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Swarna v. Al-Awadi, No. 09-2525

By FindLaw Staff on September 27, 2010 | Last updated on March 21, 2019

In Swarna v. Al-Awadi, No. 09-2525, defendants' appeal from interlocutory orders and cross-appeal from a final judgment, granting plaintiff's motion for default judgment based on various claims based on the Alien Tort Claims Act (ATCA) and New York labor laws, dismissing plaintiff's claims against defendant-Kuwait on sovereign immunity grounds, and denying plaintiff's and defendants' motions for reconsideration, the court affirmed the orders in part where, while residual diplomatic immunity applied to the "acts performed by such a person in the exercise of his functions as a member of the mission," Vienna Convention art. 39(2), it did not apply to actions that pertained to his household or personal life and that may provide, at best, "an indirect" rather than a "direct . . . benefit to" diplomatic functions.  However, the court vacated in part where plaintiff's ATCA claims "arose from personal motives" and were outside the diplomats' scope of employment with Kuwait.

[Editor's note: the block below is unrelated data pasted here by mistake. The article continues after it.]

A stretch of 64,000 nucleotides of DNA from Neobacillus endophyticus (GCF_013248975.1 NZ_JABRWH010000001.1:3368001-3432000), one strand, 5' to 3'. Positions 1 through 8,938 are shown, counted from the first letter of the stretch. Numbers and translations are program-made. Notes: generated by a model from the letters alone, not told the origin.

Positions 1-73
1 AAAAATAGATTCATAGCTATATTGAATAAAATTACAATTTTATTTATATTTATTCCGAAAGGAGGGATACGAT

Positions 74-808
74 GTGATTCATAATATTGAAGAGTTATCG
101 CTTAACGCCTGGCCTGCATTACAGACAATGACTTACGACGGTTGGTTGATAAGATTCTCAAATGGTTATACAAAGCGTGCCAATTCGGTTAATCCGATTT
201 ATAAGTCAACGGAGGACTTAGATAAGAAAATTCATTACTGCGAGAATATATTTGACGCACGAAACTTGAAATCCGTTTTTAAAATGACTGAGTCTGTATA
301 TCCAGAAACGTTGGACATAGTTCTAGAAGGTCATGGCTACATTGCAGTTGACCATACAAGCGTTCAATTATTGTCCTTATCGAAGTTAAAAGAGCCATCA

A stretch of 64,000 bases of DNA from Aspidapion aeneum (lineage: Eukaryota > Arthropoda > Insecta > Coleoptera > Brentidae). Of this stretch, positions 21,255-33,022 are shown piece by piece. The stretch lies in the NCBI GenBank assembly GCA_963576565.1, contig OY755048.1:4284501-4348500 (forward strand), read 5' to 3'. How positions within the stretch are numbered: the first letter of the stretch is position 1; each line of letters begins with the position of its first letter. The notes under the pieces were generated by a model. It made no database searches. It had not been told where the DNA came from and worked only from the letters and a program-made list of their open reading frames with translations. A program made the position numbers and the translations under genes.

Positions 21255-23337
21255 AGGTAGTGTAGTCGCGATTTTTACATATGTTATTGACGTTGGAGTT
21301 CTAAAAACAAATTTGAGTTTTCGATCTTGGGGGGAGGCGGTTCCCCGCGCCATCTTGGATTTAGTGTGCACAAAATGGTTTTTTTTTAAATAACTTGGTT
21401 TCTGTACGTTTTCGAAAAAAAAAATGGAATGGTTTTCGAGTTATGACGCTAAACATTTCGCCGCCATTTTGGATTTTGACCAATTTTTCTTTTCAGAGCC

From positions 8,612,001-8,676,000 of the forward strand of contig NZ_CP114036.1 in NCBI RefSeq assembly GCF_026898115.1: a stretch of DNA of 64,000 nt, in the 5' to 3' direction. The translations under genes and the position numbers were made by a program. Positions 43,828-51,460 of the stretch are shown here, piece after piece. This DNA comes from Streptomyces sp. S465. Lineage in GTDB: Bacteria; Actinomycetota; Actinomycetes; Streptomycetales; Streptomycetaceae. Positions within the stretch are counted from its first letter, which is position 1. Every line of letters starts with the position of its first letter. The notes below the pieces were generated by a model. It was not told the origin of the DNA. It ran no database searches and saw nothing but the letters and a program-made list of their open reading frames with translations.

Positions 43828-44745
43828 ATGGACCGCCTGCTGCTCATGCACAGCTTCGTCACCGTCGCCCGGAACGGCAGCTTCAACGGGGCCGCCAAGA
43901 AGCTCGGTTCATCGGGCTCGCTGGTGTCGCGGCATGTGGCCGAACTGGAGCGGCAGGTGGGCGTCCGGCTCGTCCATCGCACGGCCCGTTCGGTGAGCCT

As the court wrote:  "Defendants-appellants Badar Al-Awadi ("Al-Awadi") and his wife Halal Muhammad Al-Shaitan ("Al-Shaitan," or, together with Al-Awadi, the "individual defendants") appeal from interlocutory orders entered on March 20, 2009, and May 29, 2009, and plaintiff appellee-cross-appellant Vishranthamma Swarna ("Swarna") cross-appeals from a final judgment entered on July 24, 2009, pursuant to Federal Rule of Civil Procedure 54(b), in the United States District Court for the Southern District of New York (Castel, J.). The District Court granted Swarna's motion for default judgment against the individual defendants for claims brought pursuant to the Alien Tort Claims Act, 28 U.S.C. § 1350, alleging trafficking, involuntary servitude, forced labor, assault, and sexual abuse (the "ATCA claims"), and for claims brought pursuant to New York State law, alleging fraud, unjust enrichment, breach of contract, and failure to pay legally required wages (the "state law claims")."

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